Summers at Kennywood

Jun 5th 2017

Wendell August Forge is located about an hour north of Pittsburgh's historic Kennywood Amusement Park. Founded in 1898, it is quintessential Americana. Today, Kennywood is one of only two amusement parks in the country designated a National Historic Landmark. From Noah's Ark to the Jack Rabbit, generations of children and parents have made Kennywood a summertime staple. That's why Wendell August Forge partnered with Linda Barnicott, Pittsburgh's "Painter of Memories," to create ornaments that pay homage to Kennywood's most famed attractions.

As Linda Barnicott says, "Kennywood Park is not just a local institution and historic landmark, but it’s also been one of my favorite subjects for my paintings over the last 20 years." When you live in the Pittsburgh area, Kennywood is a childhood must. However, people of all ages still go to Kennywood for special occasions. "Even at the beginning of my career, Kennywood held wonderful memories for me – it was the place where I had my first Pittsburgh date with a very special guy who would soon be my fiancé. So I really, really wanted to paint it!" Linda almost didn't get the chance to paint it. "Unfortunately, my publisher at that time was a North Hills/West View Park kind of guy, and he wasn’t interested in having me paint Kennywood. However, I never gave up on the idea, and on the very day I parted from my old publisher, I walked into the new publisher’s gallery with a mission. I said 'I have an idea for a series of paintings that I’ve wanted to do for years,' and he replied, 'I also have an idea for a series!' I was taken aback, but I said, 'OK. You go first, but I really feel strongly about this!' As I looked at him with anticipation, he said, 'I thought we could paint some Kennywood together!' I still get happy chills up and down my arms when I think of that moment!"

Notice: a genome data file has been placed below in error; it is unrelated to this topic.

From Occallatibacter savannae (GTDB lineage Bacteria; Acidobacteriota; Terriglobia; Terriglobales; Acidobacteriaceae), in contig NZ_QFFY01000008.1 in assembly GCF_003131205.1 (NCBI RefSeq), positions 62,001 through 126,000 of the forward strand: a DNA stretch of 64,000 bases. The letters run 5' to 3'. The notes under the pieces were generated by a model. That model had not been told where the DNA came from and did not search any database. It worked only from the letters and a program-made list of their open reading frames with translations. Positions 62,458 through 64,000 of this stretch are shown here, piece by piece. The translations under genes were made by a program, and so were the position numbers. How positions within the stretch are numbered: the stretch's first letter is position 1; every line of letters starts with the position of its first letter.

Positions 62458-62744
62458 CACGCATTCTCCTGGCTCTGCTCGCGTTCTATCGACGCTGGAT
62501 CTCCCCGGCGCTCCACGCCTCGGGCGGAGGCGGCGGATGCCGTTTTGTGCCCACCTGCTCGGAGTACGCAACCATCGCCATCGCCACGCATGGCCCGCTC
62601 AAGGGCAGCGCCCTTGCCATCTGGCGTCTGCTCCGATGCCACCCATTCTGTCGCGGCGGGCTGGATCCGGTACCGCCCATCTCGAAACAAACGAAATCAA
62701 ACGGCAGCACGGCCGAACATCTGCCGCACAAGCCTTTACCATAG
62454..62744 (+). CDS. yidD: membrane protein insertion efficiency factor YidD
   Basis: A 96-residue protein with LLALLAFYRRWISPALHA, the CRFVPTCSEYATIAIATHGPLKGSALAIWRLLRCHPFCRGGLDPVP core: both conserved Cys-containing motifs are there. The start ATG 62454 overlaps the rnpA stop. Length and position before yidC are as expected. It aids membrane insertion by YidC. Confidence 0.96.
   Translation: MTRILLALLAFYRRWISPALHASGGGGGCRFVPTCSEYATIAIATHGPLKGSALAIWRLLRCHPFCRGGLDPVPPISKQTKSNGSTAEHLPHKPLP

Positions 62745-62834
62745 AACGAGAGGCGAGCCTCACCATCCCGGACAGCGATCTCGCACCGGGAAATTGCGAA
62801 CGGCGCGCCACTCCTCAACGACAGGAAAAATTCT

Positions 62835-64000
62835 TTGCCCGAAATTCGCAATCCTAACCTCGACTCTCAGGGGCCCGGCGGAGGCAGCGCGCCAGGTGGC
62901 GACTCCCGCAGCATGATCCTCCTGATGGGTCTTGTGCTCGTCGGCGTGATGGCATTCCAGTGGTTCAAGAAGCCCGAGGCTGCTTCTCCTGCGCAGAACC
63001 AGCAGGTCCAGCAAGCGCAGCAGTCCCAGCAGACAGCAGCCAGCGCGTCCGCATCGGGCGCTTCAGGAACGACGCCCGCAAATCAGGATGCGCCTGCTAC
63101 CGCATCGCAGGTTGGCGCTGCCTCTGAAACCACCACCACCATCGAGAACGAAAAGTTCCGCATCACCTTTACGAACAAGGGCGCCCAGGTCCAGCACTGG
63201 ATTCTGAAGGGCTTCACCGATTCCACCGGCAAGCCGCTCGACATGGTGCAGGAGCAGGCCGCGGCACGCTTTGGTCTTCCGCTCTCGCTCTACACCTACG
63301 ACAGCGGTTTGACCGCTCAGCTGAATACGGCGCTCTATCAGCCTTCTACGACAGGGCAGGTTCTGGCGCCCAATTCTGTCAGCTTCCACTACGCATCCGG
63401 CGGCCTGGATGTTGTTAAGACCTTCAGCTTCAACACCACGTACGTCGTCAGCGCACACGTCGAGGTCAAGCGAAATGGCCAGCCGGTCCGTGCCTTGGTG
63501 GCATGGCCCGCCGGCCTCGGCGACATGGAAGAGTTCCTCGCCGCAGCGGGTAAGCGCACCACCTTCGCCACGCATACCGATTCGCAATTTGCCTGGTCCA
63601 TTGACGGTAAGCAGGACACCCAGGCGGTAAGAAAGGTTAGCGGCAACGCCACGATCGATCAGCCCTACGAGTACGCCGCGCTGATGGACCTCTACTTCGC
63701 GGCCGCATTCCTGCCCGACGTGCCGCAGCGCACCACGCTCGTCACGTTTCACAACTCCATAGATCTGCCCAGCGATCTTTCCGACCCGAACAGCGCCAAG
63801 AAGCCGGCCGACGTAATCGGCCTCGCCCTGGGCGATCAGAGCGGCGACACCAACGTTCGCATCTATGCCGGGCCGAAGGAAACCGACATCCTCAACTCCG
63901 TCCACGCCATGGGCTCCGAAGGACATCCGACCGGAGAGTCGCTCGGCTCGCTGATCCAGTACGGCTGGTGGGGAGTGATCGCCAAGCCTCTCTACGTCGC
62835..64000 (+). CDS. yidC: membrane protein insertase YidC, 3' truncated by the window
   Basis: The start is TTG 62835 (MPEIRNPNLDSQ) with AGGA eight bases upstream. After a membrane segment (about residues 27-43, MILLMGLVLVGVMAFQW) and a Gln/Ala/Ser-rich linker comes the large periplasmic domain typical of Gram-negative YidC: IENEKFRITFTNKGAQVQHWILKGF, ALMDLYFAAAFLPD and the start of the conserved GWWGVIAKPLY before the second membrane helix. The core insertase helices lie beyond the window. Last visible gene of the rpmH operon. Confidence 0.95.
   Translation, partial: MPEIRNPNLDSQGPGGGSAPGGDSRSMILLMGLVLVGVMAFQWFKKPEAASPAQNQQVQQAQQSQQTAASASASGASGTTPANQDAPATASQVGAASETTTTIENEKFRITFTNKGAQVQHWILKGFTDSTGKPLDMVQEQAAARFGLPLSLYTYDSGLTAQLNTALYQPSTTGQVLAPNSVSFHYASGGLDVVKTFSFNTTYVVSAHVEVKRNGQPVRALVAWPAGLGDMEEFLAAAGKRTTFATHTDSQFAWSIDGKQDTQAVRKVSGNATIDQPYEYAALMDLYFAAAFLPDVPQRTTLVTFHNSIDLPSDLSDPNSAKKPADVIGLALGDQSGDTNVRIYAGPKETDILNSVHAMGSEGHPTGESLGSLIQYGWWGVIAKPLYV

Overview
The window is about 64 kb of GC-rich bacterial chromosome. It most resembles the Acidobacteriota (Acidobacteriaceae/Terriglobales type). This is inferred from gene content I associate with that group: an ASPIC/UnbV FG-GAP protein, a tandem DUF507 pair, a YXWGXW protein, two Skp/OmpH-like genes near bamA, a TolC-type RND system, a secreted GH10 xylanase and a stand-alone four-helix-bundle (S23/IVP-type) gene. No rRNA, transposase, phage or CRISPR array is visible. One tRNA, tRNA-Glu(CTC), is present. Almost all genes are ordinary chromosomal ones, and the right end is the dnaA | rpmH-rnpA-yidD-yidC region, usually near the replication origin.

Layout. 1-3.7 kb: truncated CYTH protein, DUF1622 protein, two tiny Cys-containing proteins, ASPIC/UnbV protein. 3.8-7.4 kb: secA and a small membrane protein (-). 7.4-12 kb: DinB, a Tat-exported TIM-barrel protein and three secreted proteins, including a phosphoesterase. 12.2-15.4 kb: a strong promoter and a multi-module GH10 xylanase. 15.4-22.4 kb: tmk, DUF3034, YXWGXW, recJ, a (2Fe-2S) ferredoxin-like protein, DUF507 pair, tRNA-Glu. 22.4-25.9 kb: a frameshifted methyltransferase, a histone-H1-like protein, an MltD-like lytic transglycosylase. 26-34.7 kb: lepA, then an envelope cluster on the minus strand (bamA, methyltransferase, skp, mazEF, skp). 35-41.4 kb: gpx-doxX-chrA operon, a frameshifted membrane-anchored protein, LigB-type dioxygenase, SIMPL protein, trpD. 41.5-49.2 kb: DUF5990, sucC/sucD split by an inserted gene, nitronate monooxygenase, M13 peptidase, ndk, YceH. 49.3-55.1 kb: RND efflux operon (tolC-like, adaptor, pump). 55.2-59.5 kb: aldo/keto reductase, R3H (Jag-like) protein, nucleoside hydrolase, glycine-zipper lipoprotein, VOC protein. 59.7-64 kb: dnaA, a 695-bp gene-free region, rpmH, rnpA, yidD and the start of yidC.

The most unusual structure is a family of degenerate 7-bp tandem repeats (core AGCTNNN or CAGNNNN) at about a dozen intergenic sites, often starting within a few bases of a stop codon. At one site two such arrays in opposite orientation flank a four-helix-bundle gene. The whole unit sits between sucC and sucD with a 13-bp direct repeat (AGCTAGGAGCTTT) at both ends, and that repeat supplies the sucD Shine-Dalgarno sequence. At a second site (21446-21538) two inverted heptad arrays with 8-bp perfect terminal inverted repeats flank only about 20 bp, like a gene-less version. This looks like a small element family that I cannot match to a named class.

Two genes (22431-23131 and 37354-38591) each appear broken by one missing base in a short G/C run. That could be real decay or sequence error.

Her first painting was Ride With Me on the Carousel and many more followed. Several years later a partnership with Wendell August Forge would take her Kennywood paintings from canvas to metal, and the rest is history.